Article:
It feels a little unpolished, with serrated edges here and there without the Agatha Christie flair, but I suppose that's to be expected with a debut. It is still a shrewdly conceived plot nevertheless, though the conclusion might easily be surmised early (*potential spoiler) on if you pay close attention to what Sayer's has to leave out about the body's appearance (due to censorship), which indefinitely connects the two cases. I had a rough time getting used to Sayer's attempts at Wodehousian dialogue and her brusque descriptions, and I could not help wincing every time the Peter/Bunter duo fell short of the inimitable Jeeves and Wooster. All in all, an average feat by Miss Sayers. ( )
  TheBooksofWrath | Apr 18, 2024 |
I really didn't care for the book. Lord Peter is an aristocrat who dabbles in mysteries in order to pass the time. The story lost my interest after the first chapter. There was too much superficial "witty" dialogue and not enough character development. ( )
  Chrissylou62 | Apr 11, 2024 |
A dead body shows up in a person’s bathtub, it just so happens that that person has connections including to a second son of a duke that has time on his hands and has taken up sleuthing as a hobby. Whose Body? is the first book of Dorothy L. Sayers’ Lord Peter Wimsy series in which the titular character investigates the mysterious body and later a mysterious disappearance as well.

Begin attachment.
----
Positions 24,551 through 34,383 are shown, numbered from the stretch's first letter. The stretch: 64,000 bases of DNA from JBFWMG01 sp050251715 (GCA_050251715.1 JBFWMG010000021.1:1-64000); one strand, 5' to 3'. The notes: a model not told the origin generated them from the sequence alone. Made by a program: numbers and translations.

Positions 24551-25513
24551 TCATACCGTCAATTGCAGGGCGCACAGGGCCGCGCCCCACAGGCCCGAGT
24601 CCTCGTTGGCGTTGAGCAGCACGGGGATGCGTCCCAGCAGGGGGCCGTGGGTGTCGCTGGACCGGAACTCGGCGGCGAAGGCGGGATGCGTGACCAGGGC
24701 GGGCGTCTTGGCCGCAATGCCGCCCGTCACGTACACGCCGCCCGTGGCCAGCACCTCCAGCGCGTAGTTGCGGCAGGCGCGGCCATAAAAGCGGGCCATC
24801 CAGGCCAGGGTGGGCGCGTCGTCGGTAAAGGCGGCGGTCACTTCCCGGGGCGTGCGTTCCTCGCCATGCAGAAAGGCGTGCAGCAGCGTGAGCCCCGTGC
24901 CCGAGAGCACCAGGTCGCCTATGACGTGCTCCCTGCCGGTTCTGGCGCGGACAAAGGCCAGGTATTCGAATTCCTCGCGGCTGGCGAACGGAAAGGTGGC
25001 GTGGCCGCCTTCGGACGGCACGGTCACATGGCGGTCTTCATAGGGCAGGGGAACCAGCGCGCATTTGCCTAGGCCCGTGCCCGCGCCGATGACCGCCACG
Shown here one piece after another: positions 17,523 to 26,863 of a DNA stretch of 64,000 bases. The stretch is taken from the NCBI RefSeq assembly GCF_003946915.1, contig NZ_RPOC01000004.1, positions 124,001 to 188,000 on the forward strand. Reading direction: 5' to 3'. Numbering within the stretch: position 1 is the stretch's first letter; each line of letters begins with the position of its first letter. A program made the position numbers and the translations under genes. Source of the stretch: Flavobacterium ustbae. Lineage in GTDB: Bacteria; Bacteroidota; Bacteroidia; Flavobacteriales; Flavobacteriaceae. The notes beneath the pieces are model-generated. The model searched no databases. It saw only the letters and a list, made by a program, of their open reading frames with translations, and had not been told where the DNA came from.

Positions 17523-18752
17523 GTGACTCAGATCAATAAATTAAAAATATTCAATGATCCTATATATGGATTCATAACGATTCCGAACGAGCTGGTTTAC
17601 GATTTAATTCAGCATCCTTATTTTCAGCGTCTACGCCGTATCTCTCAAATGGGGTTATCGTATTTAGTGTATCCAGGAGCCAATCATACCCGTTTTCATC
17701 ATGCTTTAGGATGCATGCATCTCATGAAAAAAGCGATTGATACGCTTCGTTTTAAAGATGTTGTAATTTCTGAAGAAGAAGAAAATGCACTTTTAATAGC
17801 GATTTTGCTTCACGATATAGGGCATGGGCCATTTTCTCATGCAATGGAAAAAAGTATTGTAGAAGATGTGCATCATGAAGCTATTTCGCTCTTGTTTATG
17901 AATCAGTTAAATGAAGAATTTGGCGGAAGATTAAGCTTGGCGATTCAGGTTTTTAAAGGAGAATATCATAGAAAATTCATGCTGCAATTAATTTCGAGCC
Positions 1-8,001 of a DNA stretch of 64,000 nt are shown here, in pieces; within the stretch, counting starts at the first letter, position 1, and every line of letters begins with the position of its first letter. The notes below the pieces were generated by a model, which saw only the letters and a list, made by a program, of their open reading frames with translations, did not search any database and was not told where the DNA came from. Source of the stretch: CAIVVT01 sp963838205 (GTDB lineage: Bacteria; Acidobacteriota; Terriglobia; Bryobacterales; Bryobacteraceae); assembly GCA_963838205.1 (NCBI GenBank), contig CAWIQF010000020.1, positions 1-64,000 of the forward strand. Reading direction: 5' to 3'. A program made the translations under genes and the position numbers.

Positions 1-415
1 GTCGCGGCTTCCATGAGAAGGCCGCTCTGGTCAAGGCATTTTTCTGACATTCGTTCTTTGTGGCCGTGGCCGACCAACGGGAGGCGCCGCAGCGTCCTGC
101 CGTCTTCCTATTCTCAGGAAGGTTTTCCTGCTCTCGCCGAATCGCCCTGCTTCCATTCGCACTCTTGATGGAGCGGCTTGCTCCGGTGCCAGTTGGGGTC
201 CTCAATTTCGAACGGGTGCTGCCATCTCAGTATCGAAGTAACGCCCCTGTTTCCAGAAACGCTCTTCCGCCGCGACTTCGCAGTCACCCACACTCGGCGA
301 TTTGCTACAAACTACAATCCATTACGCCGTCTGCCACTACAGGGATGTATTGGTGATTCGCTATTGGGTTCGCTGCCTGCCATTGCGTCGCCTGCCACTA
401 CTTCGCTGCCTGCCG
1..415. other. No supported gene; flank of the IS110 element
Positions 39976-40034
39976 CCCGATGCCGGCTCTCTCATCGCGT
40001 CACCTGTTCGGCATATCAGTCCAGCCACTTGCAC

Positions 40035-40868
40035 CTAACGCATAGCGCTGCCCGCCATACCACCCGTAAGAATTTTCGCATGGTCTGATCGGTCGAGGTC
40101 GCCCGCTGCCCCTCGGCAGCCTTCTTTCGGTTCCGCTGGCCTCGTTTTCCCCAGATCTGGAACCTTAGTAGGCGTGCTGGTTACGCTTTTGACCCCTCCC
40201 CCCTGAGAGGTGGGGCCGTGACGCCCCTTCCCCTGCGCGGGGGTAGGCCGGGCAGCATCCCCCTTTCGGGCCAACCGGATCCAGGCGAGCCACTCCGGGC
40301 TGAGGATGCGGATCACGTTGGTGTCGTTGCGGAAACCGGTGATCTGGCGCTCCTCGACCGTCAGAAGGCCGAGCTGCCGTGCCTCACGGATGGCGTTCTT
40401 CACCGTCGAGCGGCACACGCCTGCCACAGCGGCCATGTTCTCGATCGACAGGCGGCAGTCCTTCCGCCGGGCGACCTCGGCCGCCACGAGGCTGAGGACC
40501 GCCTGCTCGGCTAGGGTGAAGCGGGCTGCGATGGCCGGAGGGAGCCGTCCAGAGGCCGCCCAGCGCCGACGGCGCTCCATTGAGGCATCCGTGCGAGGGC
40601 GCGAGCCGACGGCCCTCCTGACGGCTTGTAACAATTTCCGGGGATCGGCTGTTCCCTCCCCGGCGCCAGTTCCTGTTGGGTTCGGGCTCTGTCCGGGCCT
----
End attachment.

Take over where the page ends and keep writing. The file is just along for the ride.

This was a very engaging mystery from the start especially since Sayers close to the beginning either provides information that someone is either a massive red herring or the obvious culprit, but the astute reader to realizes this feels the need keep going to find out which. The main character, Lord Peter Wimsy, is overall a good protagonist to follow and has some very well characterized supporting characters in his butler Bunter and police detective Charles Parker that help to spread the narrative. While there are some characteristics of Lord Peter that I personally is his speech patterns of the stereotypical snotty Englishman especially when talking with other snotty noblemen of his same age, however I like that Sayers in making him a veteran of the Great War—as it was then known—that suffered recurrent bouts of shell shock—a.k.a. PTSD—which over a century later connects this fictional character to our world today. Frankly, the mystery was good, the main character was good, and Sayers writing was good not only making me enjoy this book but also to look out for more Lord Peter books.

Whose Body? is an interesting mystery with a good main character and engaging writing by Dorothy L. Sayers that got me hooked into seeing what future adventures Lord Peter Wimsy has. ( )
  mattries37315 | Mar 20, 2024 |
Entertaining but far-fetched story has way too much talk. It's a good thing Sayers knows how to make that talk rather interesting and informative, but the crime at the center of the novel is made unnecessarily complicated, and it is that unnecessary complication that leads to the criminal's undoing. The character of Lord Peter Wimsey is interesting enough, especially his post-WW 1 shell shock. But I'm not sure this is a series that would interest me that much going forward. ( )